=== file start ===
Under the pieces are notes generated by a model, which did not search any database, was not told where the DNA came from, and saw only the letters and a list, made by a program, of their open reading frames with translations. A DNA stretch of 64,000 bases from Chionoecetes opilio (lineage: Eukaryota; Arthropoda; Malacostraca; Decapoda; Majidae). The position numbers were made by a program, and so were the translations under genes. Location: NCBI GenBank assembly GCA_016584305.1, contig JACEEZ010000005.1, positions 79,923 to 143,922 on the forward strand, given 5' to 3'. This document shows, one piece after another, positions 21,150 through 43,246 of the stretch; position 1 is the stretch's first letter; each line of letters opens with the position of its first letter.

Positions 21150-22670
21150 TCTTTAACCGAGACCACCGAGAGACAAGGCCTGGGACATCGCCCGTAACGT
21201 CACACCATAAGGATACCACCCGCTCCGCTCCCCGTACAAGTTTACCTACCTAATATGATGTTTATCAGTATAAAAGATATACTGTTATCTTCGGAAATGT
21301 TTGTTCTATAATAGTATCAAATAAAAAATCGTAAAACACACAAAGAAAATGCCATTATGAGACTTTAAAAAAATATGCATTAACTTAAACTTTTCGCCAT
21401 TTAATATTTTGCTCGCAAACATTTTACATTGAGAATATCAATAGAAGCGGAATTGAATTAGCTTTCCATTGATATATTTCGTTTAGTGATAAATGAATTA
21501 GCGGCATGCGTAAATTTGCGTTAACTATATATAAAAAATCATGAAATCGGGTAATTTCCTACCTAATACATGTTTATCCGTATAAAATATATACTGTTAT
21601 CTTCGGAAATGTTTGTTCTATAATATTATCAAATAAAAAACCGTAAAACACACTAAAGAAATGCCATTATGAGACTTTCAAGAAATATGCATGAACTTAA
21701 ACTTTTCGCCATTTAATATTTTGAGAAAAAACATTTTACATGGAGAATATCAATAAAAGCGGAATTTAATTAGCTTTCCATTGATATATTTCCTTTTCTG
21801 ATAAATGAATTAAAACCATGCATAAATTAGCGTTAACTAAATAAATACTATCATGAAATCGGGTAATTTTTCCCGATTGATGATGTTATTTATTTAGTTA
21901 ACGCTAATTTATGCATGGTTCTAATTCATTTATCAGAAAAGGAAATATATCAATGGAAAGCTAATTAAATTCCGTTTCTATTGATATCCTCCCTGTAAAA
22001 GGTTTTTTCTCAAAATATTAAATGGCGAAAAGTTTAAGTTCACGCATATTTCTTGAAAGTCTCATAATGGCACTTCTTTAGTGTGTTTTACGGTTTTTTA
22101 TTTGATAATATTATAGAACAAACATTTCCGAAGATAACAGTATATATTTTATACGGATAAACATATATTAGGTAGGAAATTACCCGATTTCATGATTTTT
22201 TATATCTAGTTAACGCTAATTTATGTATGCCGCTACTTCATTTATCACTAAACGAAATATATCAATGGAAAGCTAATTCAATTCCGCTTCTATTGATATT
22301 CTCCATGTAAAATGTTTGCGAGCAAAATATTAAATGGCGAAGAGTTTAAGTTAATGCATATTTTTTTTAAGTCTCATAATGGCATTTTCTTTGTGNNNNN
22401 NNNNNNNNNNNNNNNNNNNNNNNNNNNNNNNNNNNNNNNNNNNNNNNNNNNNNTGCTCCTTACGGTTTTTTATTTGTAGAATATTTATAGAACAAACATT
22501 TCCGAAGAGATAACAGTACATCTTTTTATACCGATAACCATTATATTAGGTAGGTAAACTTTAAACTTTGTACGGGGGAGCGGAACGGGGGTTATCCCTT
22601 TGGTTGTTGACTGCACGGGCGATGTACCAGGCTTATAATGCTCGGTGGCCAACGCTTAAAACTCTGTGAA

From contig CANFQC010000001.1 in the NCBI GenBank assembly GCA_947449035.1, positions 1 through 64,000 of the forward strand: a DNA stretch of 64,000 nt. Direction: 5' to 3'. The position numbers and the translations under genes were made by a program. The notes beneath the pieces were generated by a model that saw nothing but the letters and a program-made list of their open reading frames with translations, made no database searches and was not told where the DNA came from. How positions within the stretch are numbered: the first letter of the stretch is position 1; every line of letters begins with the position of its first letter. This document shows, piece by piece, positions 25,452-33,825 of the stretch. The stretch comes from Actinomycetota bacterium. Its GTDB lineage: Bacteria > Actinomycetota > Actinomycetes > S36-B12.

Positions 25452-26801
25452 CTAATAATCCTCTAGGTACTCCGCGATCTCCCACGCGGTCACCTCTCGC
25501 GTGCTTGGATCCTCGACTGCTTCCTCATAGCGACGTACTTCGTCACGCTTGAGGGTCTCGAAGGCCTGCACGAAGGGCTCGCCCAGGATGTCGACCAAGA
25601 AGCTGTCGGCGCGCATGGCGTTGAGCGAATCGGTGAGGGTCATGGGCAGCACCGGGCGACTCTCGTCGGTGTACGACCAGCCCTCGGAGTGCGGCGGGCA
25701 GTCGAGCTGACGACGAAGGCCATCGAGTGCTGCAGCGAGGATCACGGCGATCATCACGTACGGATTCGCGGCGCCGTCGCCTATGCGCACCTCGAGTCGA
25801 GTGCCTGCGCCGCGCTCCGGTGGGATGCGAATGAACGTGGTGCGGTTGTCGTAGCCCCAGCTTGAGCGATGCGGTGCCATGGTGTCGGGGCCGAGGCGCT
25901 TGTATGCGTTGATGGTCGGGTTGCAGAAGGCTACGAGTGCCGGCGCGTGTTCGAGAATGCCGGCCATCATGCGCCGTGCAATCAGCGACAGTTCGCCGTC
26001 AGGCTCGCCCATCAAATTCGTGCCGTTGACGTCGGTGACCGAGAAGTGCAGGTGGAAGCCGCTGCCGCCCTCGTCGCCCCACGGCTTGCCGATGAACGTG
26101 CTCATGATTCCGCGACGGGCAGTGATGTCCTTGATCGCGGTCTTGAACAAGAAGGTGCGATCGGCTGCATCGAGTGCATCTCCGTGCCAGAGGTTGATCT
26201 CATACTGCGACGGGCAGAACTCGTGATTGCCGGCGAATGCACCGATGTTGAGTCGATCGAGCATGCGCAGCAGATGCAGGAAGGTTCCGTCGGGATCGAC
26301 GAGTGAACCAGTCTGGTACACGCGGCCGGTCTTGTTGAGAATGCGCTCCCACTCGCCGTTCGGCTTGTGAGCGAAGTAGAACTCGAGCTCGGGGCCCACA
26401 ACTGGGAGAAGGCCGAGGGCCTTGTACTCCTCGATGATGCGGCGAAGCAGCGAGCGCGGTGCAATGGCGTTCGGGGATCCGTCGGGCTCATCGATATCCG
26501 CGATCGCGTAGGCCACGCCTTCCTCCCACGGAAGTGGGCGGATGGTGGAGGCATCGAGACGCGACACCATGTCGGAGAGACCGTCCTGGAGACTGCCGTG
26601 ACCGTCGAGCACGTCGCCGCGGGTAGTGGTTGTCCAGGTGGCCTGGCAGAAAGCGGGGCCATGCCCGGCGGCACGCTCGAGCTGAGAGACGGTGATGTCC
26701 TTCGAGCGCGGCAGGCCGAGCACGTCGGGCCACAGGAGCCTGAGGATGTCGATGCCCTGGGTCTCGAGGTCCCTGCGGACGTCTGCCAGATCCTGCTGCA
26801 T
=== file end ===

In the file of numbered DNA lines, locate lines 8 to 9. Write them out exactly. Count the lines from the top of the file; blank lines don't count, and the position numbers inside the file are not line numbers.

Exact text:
21601 CTTCGGAAATGTTTGTTCTATAATATTATCAAATAAAAAACCGTAAAACACACTAAAGAAATGCCATTATGAGACTTTCAAGAAATATGCATGAACTTAA
21701 ACTTTTCGCCATTTAATATTTTGAGAAAAAACATTTTACATGGAGAATATCAATAAAAGCGGAATTTAATTAGCTTTCCATTGATATATTTCCTTTTCTG